Create native UI component in React Native

Last Tuesday, I presented a live coding session at the ReactJS meetup in Paris hosted by Deezer about creating UI components based on native ones in React Native.

For the quick version, have a look at the slides:

First of all, there are a lot of misunderstanding about React Native architecture. Here is a schema to help you understand it:

Simplified schema of React Native architecture

To make it simple, there are three threads which are doing the whole job:

  • Shadow thread that will calculate the sizes and positions for all your UI elements
  • JS thread (instance of JavaScriptCore) that will execute your React code and returns a dictionary of the elements to be drawn
  • Main thread (in Objective-C) will take combine the return of the two previous threads and draw the elements at their right place

Now let’s get started by implementing a MapBox (mapping platform based on OpenStreetMap) component. I assume you just created a React Native project by following the instructions here.

A native UI component is divided in two parts:

  • Component view return a view (obviously) that will be drawn by the main thread and send the events to your JS thread through the bridge created by React
  • Component manager instantiates the component view with its dimensions and a reference to the bridge (if needed)

You need to download the iOS SDK of MapBox, drag’n’drop inside your XCode project and add as a embedded framework in your build settings.

Select your project on the left sidebar and select Build Settings in the project tabs

As of today, MapBox supports iOS 8+ for its dynamic framework (default one), so be sure to select the right deployment target.

Of course, the other options can be changed

Now let’s create a CocoaClass which is represented by two files (header + code)

// MapBoxManager.h
#import “RCTViewManager.h”
@interface MapBoxManager : RCTViewManager
@end
// MapBoxManager.m
#import “MapBoxManager.h”
#import “MapBoxView.h”
@implementation MapBoxManager
RCT_EXPORT_MODULE()
- (UIView *)view
{
return [[MapBoxView alloc] init];
}
@end

Notice the error that XCode shows saying MapBoxView.h doesn’t exist. No problem, we’re just about to create the component view that will create a MapBox instance: MapBoxView

// MapBoxView.h
#import “RCTView.h”
@interface MapBoxView : RCTView
@end
// MapBoxView.m
#import “MapBoxView.h”
@import Mapbox;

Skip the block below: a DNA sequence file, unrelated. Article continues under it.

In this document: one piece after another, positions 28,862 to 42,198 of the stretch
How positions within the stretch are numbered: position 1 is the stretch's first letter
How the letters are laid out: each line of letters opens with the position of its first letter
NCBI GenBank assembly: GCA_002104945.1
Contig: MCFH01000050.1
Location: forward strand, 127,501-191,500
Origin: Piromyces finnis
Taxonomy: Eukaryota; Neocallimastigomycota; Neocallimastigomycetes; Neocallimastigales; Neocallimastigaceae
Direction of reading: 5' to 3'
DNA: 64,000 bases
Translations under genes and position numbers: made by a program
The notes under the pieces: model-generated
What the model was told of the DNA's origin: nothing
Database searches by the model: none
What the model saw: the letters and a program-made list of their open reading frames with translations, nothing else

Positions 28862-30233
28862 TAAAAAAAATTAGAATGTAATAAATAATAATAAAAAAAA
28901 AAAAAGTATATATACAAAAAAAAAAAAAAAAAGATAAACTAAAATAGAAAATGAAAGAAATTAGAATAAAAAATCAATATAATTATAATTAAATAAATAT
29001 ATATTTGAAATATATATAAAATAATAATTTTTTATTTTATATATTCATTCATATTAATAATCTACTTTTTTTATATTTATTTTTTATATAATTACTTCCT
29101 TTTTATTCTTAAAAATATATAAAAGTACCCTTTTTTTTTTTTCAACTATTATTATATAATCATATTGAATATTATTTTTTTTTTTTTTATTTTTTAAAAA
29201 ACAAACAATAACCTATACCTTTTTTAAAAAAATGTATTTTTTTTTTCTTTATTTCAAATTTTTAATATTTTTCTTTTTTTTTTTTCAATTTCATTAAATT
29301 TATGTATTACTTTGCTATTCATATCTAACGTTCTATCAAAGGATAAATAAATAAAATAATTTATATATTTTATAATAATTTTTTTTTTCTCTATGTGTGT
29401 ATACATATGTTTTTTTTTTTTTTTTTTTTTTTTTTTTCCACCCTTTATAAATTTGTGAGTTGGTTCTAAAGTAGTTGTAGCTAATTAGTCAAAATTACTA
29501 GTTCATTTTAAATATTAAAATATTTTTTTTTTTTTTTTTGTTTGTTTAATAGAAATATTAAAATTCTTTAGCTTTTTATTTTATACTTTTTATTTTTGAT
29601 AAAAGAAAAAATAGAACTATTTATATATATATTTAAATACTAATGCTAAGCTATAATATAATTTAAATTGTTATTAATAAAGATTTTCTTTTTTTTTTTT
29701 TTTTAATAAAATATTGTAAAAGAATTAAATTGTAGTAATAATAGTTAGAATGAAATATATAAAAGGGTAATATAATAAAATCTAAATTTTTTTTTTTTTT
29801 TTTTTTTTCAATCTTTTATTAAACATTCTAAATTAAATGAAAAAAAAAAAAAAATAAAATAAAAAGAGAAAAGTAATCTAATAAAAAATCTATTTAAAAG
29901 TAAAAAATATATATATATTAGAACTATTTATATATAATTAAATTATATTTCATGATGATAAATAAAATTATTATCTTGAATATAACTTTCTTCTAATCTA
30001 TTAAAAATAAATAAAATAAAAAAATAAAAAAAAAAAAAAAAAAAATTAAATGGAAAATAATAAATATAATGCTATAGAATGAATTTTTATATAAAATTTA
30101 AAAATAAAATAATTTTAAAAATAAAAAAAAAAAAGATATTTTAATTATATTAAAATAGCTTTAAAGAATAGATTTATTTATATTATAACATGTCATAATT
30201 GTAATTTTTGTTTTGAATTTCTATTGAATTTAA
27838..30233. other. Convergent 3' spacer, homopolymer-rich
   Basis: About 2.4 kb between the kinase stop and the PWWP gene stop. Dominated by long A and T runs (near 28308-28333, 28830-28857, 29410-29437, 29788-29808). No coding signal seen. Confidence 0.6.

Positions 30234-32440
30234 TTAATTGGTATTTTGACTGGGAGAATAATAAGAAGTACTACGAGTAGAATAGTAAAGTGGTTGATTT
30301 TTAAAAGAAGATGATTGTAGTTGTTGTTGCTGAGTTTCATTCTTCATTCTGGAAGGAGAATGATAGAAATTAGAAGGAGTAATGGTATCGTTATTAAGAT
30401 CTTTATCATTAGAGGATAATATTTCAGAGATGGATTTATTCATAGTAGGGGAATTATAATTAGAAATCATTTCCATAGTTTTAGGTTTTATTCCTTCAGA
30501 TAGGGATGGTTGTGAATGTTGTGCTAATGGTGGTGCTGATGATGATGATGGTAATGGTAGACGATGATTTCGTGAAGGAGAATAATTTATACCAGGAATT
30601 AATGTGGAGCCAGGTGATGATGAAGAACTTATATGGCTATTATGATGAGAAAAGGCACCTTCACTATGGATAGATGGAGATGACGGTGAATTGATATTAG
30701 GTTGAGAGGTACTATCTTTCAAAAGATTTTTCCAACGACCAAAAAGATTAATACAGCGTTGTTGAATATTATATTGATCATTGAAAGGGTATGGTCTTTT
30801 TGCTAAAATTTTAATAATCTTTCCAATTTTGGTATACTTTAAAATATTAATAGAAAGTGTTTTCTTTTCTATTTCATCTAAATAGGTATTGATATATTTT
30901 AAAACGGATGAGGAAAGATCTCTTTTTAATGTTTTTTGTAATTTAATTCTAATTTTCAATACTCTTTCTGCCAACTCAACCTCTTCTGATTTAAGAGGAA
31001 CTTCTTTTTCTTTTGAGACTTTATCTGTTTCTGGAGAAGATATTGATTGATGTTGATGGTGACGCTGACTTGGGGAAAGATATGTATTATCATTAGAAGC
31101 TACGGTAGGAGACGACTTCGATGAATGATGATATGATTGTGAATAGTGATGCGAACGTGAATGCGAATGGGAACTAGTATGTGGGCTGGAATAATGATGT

@implementation MapBoxView {
MGLMapView *_map;
}
- (instancetype)init
{
  self = [super init];
_map = [[MGLMapView alloc] initWithFrame:self.bounds];
_map.autoresizingMask = UIViewAutoresizingFlexibleWidth | UIViewAutoresizingFlexibleHeight;

[self addSubview:_map];
return self;
}
@end

We need to link that view to an actual React component

// MapBox.js
import { requireNativeComponent } from ‘react-native’;
// requireNativeComponent automatically resolves this to “MapBoxManager”
module.exports = requireNativeComponent(‘MapBox’, null);

MapBox requires to set the API key. We can do it in the code or as a project variables. I prefer the last one. So open your Info.plist file and add MGLMapboxAccessToken entry as a key and your API key as a value. You can find it here.

Finally, we update index.ios.js and add our new component

// index.ios.js
import React, {
AppRegistry,
Component,
StyleSheet,
View
} from ‘react-native’;
import MapBox from ‘./MapBox’
class MyApp extends Component {
render() {
return (
<View style={styles.container}>
<MapBox style={styles.map} />
</View>
);
}
}
const styles = StyleSheet.create({
container: {
flex: 1,
justifyContent: ‘center’,
backgroundColor: ‘#F5FCFF’,
},
map: {
flex: 1,
}
});
AppRegistry.registerComponent(‘MyApp’, () => MyApp);

And you get a shiny fullscreen map on your device!

Notice that we didn’t have to set explicitly the dimensions of the map to get it fullscreen. The nice flexbox system that Facebook implemented in React Native takes care of that for all types of devices.

MapBox has already their SDK adapted for React Native, so no need to reimplement everything. The purpose was to understand how to create a UI component based on an external library. Check it here.

I hope you enjoyed the tutorial. I didn’t dive into the events system or the integration with Android which need entire tutorials themselves. If you’re interested about them, here is some links to bookmark: